S.Africa’s changing property market landscape - CNBC Africa

S.Africa’s changing property market landscape

Southern Africa

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A house perched on a hand. PHOTO: Getty Images

“We’ve seen interest rates remaining relatively flat over the past year or two years, and we’ve seen that rates were not moved in any direction since June to July 2012. Earlier this year, we’ve seen the first rate hike,” Jacques du Toit, property analyst at Absa Home Loans, told CNBC Africa.

“Obviously that has an impact in terms of perceptions, not that that 50 basis points will make a massive financial impact in terms of repaying debt and repaying a mortgage loan. It gives an indication of what we can expect in terms of other interest rate movements during the course of this year.”

Du Toit added that there are however forecasts of increased interest rates this year by another 100 basis points, with the prime lending rate then sitting at 10 per cent.

It is the accumulative effect of the growing interest rate will dstart to play a role in the consumer’s plans to purchase property.


“If interest rates are increasing over time by 150 or 200 basis points, then it really becomes an issue for your consumer and your home owner, and also your prospective home owner. That will also start to impact decisions in terms of buying property moving forward,” Du Toit explained.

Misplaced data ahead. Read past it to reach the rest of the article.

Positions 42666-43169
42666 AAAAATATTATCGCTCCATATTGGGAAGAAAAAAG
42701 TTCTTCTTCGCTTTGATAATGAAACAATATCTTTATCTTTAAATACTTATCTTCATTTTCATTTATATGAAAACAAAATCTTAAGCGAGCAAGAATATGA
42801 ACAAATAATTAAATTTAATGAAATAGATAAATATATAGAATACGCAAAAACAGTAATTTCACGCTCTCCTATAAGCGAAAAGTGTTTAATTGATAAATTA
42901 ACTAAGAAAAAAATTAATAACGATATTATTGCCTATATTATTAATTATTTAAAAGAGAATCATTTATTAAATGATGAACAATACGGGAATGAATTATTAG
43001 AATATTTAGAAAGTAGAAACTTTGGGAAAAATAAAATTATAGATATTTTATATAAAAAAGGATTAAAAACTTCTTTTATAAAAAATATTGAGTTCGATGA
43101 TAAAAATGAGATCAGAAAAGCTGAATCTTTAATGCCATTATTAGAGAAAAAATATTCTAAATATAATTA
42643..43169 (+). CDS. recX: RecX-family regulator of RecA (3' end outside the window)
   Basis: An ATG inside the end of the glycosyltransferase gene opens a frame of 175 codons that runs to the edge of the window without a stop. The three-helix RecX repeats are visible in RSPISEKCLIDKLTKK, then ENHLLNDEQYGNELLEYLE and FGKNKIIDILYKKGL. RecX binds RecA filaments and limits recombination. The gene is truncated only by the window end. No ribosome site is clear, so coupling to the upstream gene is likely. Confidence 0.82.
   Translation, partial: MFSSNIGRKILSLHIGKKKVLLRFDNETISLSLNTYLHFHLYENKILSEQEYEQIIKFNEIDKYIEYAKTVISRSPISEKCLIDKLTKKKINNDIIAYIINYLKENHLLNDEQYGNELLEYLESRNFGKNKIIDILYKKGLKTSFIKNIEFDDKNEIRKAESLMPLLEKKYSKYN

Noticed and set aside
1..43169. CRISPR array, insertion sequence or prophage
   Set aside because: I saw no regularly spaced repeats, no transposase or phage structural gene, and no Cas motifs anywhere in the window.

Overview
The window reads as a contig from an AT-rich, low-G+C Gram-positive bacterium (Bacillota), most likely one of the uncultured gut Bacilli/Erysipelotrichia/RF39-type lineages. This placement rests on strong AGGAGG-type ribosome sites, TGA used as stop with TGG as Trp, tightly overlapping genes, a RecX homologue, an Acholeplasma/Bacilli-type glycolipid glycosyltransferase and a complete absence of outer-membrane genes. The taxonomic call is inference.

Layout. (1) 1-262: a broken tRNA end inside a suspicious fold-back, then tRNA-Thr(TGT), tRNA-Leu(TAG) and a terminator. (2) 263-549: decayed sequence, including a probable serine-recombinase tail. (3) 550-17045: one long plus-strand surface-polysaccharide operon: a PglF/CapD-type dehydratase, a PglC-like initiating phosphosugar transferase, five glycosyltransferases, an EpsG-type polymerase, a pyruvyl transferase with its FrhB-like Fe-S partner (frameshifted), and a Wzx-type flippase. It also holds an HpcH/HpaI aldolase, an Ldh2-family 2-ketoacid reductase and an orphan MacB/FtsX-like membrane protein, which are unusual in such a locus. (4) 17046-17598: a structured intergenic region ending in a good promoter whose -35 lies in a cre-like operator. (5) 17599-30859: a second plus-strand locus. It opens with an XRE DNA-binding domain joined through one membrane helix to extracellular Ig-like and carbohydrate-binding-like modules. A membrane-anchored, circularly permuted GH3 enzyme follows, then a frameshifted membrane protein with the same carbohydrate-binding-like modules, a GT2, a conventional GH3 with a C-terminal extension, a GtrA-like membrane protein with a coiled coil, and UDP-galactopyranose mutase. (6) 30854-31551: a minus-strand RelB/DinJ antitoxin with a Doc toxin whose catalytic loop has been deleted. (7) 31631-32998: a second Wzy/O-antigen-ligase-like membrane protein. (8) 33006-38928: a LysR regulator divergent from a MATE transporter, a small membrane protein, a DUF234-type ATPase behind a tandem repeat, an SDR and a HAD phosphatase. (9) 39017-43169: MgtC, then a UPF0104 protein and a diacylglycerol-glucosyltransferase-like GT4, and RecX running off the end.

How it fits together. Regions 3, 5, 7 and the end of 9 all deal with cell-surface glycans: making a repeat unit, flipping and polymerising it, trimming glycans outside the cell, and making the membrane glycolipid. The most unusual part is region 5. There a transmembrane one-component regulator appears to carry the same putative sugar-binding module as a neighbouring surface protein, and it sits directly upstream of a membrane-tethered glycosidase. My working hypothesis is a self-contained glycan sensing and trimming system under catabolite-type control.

(READ MORE: Trying times for S.Africa's commercial property industry)

Retha Schutte, Pretoria regional executive for Pam Golding Properties added that although prices are under pressure, there have been property price increases as demand to purchase property continues to grow.

“We’ve got able buyers that are competing [in our property market], and that is driving it up in certain areas. We’re certainly seeing that properties in a certain price rage – and we’re talking about the 800,000 to two million – is obviously the price range where affordability at this point is sitting, and where everybody obviously wants to get the best possible buy,” she said.

“So if you are located in that sort of price bracket or in the area that’s got a security component to it, it certainly does make the demand higher.”

(READ MORE: S.Africa's luxury property attracting foreign investment)

Du Toit explained that with the National Credit Act, it comes down to responsible lending but also responsible borrowing from the consumer’s perspective. While 100 per cent mortgage loan products are still available, it is nonetheless under strict moderation.

He added that prospective buyers tended to ignore additional charges such levies and transfer costs when purchasing property.

“When it comes to the transfer costs, and those costs in terms of getting the property registered in your name, many consumers tend to forget about those, and they only stumble upon those right at the end of the transaction,” said Du Toit.

“A factor such as the running costs – your electricity costs, property rates and taxes, water taxes – we’ve seen massive increases in those costs over time.”